Diabetic Shock and Insulin Reactions
What Causes Hypoglycemia?
Several things can cause hypoglycemia. Your blood sugar level could be low if you:
- Become more physically active than usual
- Miss a meal
- Change when or how much you normally eat
- Take your insulin or medication at a different time than usual
- Drink alcohol excessively without eating
Are There Symptoms of Hypoglycemia or Warning Signs of Diabetic Shock?
The symptoms of hypoglycemia can be classified as mild or early, moderate, and severe. Mild symptoms include:
Moderate symptoms include:
When hypoglycemia becomes severe, symptoms include:
Hypoglycemia can also occur overnight while you sleep. Symptoms include:
- Crying out in your sleep
- Damp pajamas or sheets resulting from perspiration
- Waking tired, irritable, or confused
If you experience any possible signs of hypoglycemia, it's important to check your blood sugar to make sure it isn't low. If it is, you should treat it quickly or seek emergency care. If you can't check your blood sugar level for some reason, you should go ahead and treat yourself for low blood sugar if you notice symptoms or seek emergency care. If symptoms are moderate, severe, or you are unable to help yourself, seek emergency medical attention.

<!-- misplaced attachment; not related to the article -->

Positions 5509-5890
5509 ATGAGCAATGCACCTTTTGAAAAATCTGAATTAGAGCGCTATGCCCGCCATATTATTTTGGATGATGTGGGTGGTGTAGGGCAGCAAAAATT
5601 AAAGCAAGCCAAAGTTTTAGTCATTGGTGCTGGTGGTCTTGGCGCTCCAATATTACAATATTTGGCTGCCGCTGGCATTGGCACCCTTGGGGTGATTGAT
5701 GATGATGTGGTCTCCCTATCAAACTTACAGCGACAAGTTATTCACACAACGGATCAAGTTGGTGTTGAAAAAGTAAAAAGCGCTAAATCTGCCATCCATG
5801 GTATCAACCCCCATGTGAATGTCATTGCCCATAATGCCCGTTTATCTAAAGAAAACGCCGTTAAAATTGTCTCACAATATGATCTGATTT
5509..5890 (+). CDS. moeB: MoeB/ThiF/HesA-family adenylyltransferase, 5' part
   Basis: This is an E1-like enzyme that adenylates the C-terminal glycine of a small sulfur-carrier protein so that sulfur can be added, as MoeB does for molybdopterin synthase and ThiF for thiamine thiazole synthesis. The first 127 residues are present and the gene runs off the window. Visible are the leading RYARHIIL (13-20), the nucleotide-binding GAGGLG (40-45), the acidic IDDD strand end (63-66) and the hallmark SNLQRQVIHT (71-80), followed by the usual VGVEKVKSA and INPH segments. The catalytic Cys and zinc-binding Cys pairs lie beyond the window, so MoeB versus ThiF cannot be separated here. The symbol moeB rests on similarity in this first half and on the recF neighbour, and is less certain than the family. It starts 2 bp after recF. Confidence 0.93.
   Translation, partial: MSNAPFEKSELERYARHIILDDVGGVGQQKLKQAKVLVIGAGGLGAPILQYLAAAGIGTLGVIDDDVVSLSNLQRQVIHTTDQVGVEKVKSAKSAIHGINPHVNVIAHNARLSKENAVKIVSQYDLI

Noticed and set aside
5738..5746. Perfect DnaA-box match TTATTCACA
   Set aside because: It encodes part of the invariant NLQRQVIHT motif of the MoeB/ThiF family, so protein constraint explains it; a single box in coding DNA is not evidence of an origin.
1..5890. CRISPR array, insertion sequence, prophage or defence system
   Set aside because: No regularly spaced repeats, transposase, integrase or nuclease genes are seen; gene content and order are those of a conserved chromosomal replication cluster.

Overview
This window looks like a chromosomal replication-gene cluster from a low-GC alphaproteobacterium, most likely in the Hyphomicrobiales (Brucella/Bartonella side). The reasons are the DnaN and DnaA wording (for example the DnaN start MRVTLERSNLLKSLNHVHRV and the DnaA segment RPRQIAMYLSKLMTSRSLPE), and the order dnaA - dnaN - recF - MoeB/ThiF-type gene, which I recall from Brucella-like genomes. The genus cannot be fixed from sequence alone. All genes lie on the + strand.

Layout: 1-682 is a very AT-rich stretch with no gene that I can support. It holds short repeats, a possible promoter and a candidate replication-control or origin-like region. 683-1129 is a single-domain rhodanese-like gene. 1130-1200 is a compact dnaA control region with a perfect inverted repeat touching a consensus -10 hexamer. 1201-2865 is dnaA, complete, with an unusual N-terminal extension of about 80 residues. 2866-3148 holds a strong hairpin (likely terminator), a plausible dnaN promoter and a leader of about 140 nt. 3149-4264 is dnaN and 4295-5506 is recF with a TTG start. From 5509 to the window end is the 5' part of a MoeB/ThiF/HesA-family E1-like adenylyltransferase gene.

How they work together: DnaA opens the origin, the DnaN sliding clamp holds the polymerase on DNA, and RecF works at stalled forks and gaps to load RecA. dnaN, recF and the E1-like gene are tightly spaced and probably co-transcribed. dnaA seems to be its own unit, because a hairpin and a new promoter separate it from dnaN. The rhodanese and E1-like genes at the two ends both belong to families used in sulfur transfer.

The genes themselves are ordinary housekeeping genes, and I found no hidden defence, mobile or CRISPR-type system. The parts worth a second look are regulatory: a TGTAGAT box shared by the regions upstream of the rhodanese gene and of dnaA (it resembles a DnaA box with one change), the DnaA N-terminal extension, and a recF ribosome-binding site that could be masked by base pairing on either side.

How Is Hypoglycemia Treated?
If your hypoglycemia is mild or moderate, the best way to raise your blood sugar level quickly is to eat or drink some form of sugar. You might take glucose tablets, which you can buy at the drug store. Or you may want to drink a half cup of fruit juice or eat five to six pieces of hard candy.
Other snacks you can use to raise your sugar level include:
- One-half cup of regular soda -- not diet
- Cup of milk
- 1 tablespoon of sugar
- 1 tablespoon of honey
- One-quarter cup raisins
- 2 large or 6 sugar cubes dissolved in water
You can also ask your doctor or dietitian for recommendations for other snack items that can help raise your blood sugar level when you need to.